The town's location on the route between Lviv and Terebovlya proved beneficial to the city's growth and development. Among the first settlers to inhabit the town were people from Lwów liberated by Sieniawski from Tatar captivity. It soon started to attract settlers from all over Poland, including a large number of Jews, Ukrainians and Armenians. In 1534 Mikołaj Sieniawski also started to construct a large fortress at a steep hill on a small island at the Złota Lipa river (see Berezhany Castle). The stronghold was finished in 1554 and became the main seat of the Sieniawski family and one of the best fortified places in the region. Simultaneously, a large fortified convent and a church of the Bernardines was constructed on the hill nearby. Both fortified places provided a safe refuge for the tradesmen, which added to the city's prominence in trade and commerce. In the early 17th century one of Mikołaj Sieniawski's grandsons, also named Mikołaj, fortified the city itself. The fortress withstood all attacks by Tatars and Cossacks until the Khmelnytsky Uprising of 1648, when it was captured by the Cossacks. In 1655 during The Deluge, it was again captured by the forces of Sweden and the city was again plundered. However, it was rebuilt afterwards and withstood further Cossack attacks in 1667 and 1672.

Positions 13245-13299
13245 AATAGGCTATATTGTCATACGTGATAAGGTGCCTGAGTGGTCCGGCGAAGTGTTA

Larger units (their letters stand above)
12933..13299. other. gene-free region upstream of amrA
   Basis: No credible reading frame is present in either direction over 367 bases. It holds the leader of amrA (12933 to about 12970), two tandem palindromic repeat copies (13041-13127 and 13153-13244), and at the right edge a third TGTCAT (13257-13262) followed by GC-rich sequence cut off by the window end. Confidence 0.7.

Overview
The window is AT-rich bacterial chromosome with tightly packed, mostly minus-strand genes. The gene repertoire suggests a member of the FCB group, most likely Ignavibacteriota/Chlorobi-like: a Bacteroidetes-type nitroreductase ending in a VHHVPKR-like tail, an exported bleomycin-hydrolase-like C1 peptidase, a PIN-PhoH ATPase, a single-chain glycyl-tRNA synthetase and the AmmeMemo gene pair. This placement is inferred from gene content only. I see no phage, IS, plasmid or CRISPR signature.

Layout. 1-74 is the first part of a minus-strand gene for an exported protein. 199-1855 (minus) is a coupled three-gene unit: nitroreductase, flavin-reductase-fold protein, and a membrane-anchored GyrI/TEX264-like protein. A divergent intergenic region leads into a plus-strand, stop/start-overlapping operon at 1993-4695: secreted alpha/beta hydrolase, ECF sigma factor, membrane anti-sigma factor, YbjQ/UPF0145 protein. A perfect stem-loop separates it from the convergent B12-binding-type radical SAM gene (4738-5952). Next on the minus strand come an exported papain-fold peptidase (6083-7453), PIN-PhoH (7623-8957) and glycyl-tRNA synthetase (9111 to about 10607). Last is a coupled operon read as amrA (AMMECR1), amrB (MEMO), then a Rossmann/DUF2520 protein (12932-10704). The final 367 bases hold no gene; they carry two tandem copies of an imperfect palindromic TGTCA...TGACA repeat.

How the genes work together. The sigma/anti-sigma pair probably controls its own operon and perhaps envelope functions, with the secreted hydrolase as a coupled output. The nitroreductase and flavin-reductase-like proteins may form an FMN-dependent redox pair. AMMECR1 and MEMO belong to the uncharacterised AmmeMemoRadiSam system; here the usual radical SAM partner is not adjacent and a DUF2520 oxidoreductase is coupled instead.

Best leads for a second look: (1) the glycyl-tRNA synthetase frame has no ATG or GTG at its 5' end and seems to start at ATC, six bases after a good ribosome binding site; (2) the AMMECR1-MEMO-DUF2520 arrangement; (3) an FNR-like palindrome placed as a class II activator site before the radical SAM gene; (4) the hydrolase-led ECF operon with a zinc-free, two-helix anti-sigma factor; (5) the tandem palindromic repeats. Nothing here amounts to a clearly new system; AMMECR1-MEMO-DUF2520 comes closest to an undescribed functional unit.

In 1675 the town was again sacked and pillaged by the forces of the Ottoman Empire. However, Mikołaj Hieronim Sieniawski financed the reconstruction of the town. Among the buildings rebuilt were the Bernardine church and a Uniate church in the suburb of Polska Adamówka (paradoxically being primarily inhabited by Ukrainians and not Poles as the name suggests). Because of its relative safety the town grew and by the end of the 17th century there were nearly 8,000 inhabitants there. After the death of Adam Mikołaj Sieniawski, the last of his kin, the town was inherited by August Aleksander Czartoryski through Sieniawski's daughter Maria Zofia. Czartoryski, a notable magnate, created a large artificial lake in the town's proximity in the early 18th century. Along the bank of that lake, the suburbs of Siółko and Kastelówka were built. After the First Partition of Poland of 1772 the town was annexed by Austria, who attached it to the region of Galicia. After 1867 the town became part of the Austro-Hungarian Empire and continued to flourish as it was outside of the region of fortifications, inside which construction of new houses was severely limited. A grammar school was founded there in 1805, and had many notable alumni. Among them were Włodzimierz Bednarski, Franz Kokovsky, Bohdan Lepkyi, Rudolf Moch, Kornel Ujejski, Ruslan Shashkevych, and the future Marshal of Poland Edward Rydz-Śmigły. The town was connected by rail to Tarnopol (modern Ternopil, Ukraine) in 1894 and in 1900 it had a population of 10,610.